AAIC: Misdiagnosis Prevalence ~20 Percent for Alzheimer's

Share this content:
AAIC: Misdiagnosis Prevalence ~20 Percent for Alzheimer's
AAIC: Misdiagnosis Prevalence ~20 Percent for Alzheimer's

WEDNESDAY, July 27, 2016 (HealthDay News) -- Alzheimer's disease is often misdiagnosed, possibly more so in men, two new studies reveal. The results of both studies were presented at the annual Alzheimer's Association International Conference, held from July 22 to 28 in Toronto.

In the first study, a team of researchers from the Mayo Clinic in Jacksonville, Fla., led by Melissa Murray, Ph.D., found that men may be misdiagnosed more often than women. This study included information from the State of Florida brain bank. The researchers examined 1,606 brains of Alzheimer's patients ranging in age from 37 to 102.

One reason for a higher rate of misdiagnosis in men may be that men in the study seemed to develop Alzheimer's at a younger age than women and had a more aggressive form of the disease. Men tended to develop Alzheimer's in their 60s, while women developed it in their 70s, 80s, and 90s, Murray told HealthDay. Men also seemed to have different disease-related brain pathology than women. This may account for the misdiagnosis among men, because their symptoms can be different than those of women, Murray said. She added that men's symptoms may be behavioral, or there may be language difficulty or motor problems instead of the memory problems usually associated with Alzheimer's.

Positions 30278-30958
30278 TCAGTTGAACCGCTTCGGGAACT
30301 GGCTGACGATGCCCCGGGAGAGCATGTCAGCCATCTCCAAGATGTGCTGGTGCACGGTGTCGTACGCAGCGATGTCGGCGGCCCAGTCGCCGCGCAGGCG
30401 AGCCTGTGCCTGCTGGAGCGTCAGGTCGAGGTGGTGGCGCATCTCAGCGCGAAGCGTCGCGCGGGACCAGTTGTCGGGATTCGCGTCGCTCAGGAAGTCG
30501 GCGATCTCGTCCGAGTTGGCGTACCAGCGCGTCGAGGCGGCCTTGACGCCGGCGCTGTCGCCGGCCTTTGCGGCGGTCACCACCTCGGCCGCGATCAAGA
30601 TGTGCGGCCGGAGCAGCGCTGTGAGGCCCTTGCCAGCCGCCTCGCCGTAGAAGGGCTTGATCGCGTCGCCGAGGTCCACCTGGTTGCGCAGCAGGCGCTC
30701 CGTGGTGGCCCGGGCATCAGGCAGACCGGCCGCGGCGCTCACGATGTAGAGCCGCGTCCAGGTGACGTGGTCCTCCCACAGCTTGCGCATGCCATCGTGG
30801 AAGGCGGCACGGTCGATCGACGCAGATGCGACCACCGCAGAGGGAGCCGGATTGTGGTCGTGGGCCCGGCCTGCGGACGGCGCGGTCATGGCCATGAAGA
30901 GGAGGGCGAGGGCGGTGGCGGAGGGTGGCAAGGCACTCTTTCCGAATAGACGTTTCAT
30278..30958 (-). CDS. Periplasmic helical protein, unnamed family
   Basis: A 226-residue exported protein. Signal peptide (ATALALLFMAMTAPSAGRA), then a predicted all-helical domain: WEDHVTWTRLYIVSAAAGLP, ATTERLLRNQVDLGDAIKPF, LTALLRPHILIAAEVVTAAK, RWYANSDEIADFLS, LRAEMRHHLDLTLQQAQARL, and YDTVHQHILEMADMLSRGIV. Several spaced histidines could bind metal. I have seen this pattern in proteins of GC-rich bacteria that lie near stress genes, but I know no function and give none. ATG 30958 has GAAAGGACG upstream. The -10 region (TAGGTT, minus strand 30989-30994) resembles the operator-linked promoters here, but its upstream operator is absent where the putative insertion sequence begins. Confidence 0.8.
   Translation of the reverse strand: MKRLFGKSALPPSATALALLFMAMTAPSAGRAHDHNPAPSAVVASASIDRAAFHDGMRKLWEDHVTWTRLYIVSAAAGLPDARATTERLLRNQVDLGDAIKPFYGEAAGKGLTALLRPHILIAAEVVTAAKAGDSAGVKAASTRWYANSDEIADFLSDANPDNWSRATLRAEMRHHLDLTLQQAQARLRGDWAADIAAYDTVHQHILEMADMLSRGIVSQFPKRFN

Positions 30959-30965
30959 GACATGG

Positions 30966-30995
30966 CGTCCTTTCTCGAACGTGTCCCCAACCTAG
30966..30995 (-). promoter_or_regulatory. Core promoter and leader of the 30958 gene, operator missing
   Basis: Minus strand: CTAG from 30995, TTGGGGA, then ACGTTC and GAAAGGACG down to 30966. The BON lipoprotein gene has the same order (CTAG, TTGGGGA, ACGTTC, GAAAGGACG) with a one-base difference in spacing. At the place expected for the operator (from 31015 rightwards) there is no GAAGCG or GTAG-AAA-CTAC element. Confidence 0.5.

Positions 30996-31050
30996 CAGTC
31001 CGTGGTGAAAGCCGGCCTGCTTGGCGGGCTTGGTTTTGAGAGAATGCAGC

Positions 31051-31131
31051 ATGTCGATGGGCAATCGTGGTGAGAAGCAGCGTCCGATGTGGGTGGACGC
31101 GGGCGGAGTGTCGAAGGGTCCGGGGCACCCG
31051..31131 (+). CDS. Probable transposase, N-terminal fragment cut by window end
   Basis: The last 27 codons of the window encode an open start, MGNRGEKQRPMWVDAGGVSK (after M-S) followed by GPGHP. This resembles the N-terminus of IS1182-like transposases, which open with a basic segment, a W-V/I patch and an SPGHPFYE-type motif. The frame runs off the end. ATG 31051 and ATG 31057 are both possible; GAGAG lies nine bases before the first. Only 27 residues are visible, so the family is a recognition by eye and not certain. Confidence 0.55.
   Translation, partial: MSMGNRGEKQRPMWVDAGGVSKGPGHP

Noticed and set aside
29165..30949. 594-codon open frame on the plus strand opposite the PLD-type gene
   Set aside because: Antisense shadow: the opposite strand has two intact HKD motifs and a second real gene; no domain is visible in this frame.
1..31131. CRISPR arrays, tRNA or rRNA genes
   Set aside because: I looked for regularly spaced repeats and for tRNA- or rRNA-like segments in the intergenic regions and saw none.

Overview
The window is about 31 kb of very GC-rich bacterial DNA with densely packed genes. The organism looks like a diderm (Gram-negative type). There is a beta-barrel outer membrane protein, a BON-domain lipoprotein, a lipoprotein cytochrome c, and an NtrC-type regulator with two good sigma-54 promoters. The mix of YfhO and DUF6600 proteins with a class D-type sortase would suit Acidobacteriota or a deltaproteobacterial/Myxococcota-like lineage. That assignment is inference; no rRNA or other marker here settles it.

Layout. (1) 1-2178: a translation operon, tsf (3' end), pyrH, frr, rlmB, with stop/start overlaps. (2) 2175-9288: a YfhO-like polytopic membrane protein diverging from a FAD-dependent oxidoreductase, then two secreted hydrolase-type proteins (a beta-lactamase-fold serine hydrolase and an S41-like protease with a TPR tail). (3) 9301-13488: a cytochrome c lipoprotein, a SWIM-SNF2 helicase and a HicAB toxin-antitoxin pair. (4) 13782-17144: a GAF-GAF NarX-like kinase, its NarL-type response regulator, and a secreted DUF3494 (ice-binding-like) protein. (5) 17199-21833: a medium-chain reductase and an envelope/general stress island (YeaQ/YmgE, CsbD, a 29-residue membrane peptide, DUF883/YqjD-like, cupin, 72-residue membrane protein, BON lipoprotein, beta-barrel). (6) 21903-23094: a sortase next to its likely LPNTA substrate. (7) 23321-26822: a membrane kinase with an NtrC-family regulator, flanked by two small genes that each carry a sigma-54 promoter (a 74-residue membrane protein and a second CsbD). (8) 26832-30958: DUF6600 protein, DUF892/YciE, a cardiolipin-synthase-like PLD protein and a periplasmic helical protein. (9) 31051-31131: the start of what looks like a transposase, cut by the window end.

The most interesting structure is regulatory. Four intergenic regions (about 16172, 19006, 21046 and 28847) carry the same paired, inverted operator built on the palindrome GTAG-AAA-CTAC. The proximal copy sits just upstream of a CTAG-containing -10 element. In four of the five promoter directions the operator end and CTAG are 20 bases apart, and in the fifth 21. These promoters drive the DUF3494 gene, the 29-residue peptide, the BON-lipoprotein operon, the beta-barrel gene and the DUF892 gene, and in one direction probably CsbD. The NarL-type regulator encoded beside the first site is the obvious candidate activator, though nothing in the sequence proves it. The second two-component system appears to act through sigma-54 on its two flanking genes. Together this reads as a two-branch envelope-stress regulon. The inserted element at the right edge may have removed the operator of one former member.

In the second study, researchers from the Keenan Research Centre for Biomedical Science at St. Michael's Hospital in Toronto looked at inconsistencies between clinical and autopsy diagnoses in 1,073 individuals listed in the National Alzheimer's Coordinating Center database. The team found that 78.4 percent of the patients had a correct diagnosis in the clinic, which was later confirmed in an autopsy of the brain. However, 10.8 percent of those diagnosed with Alzheimer's in the clinic didn't have the disease. And, another 10.8 percent who weren't diagnosed with Alzheimer's actually had the disease.

Press Release
More Information

Share this content:

is free, fast, and customized just for you!

Already a member?

Sign In Now »


Sign up for myCME e-newsletters


Drug Lookup

Browse drugs by: BrandGenericDisease


More in Home

Dermatography Helps Lessen Appearance of Surgical Scars

Dermatography Helps Lessen Appearance of Surgical Scars

Pigments can restore more natural skin appearance that patients are happy with

Drug-Resistant Bacteria Live in America's Water Systems

Drug-Resistant Bacteria Live in America's Water Systems

Bacteria found in plumbing may sicken thousands each year

Deep Brain Stimulation May Improve TBI Symptoms

Deep Brain Stimulation May Improve TBI Symptoms

Deep brain stimulation appears to boost function and quality of life

is free, fast, and customized just for you!

Already a member?

Sign In Now »